Back in September last year, I wrote how planning permission for NIRAH, the massive fresh water aquarium attraction planned for Bedfordshire, UK, had expired with several million pounds of public money having been invested in it, effectively a death sentence for a project described by the BBC as far back as 2012 as being “dead in the water’.
By Keith Thomas, Petersham Group.
NIRAH (National Institute for Research into Aquatic Habitats) was given the go-ahead to build the aquarium in Stewartby, Bedfordshire, north of London in 2007 with a supposed completion date in 2012. The project, which was originally set to have a budget of A?375 million and was planned to be FOUR TIMES the size of the Eden Project in Cornwall, never got off the ground and the old brickworks site where it was to be built remains empty. Prior to relocating the planned project to Bedfordshire, NIRAH had previously caused much excitement in North Somerset back in 2002 when they announced the project would be built at the old RAF Locking site.
Considerable sums of money have been invested in this project from the public purse: Bedford Borough and Central Beds councils are owed at least A?1.6m, while central government is owed more than A?3.5m.
Despite the huge question marks over the future of the project, as recently as March 2014, the Department for Business, Innovation and Skills (which now owns the debt, following the demise of original funders, Bedfordshire County Council and the government’s East of England Development Agency) whilst questioning the sustainability of the project, were still prepared to make it a “priority to continue to receive updates from Nirah’ and went on to say that “we expect them to provide us with positive evidence of progress in the near future’. In September, it was stated that neither the government, nor the councils, were seeking to recover the debt, much of which is secured against the value of the land. The DBIS said then that it was “currently in the process of assessing all options available to the department and the consortium.’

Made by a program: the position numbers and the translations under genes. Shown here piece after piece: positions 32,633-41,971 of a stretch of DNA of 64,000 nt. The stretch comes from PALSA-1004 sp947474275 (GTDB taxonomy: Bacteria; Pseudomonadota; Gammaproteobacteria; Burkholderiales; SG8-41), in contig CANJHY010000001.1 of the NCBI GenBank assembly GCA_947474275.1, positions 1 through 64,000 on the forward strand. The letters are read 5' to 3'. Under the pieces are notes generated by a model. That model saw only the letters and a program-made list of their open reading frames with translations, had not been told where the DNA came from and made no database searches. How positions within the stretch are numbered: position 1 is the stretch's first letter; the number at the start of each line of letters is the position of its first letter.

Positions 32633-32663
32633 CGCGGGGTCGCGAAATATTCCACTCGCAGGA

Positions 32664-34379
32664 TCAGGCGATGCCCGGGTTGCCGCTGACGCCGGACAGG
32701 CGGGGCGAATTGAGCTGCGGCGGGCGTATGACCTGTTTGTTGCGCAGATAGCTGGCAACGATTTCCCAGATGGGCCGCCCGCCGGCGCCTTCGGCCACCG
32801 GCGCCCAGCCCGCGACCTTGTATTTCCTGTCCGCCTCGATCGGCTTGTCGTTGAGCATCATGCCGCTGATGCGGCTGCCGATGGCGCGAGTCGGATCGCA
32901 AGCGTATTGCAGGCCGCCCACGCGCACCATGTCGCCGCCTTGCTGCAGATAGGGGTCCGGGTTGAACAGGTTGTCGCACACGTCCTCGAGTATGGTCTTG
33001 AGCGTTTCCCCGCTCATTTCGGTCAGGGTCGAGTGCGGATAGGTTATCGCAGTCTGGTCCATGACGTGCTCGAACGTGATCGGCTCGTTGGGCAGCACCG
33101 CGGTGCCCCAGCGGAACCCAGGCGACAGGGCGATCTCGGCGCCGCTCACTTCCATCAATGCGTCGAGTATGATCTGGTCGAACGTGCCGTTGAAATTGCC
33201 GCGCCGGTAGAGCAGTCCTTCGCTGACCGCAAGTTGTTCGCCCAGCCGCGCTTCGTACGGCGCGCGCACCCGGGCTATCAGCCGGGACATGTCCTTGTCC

The only way to recover any of this investment was to sell the land and indeed, last week, it’s been announced that the 145-acre site has been sold for an undisclosed amount to property insolvency specialists Moorfields Corporate Recovery Ltd. Their representative, Simon Thomas, joint administrator, said: “We are delighted to have concluded the sale of this site.” The local media are speculating that A?4 million of tax payer’s money will have been lost nonetheless.
Whilst often it seems that deserving, sustainable and locally well-supported smaller projects fail to gain the investment that they need, the larger and more eye catching projects which promise so much gain support far too easily from credulous local and national government, almost irrespective of the economic case, the strength and suitability of the concept or the experience and credibility of the promoters. Let us hope that lessons have been learnt from this.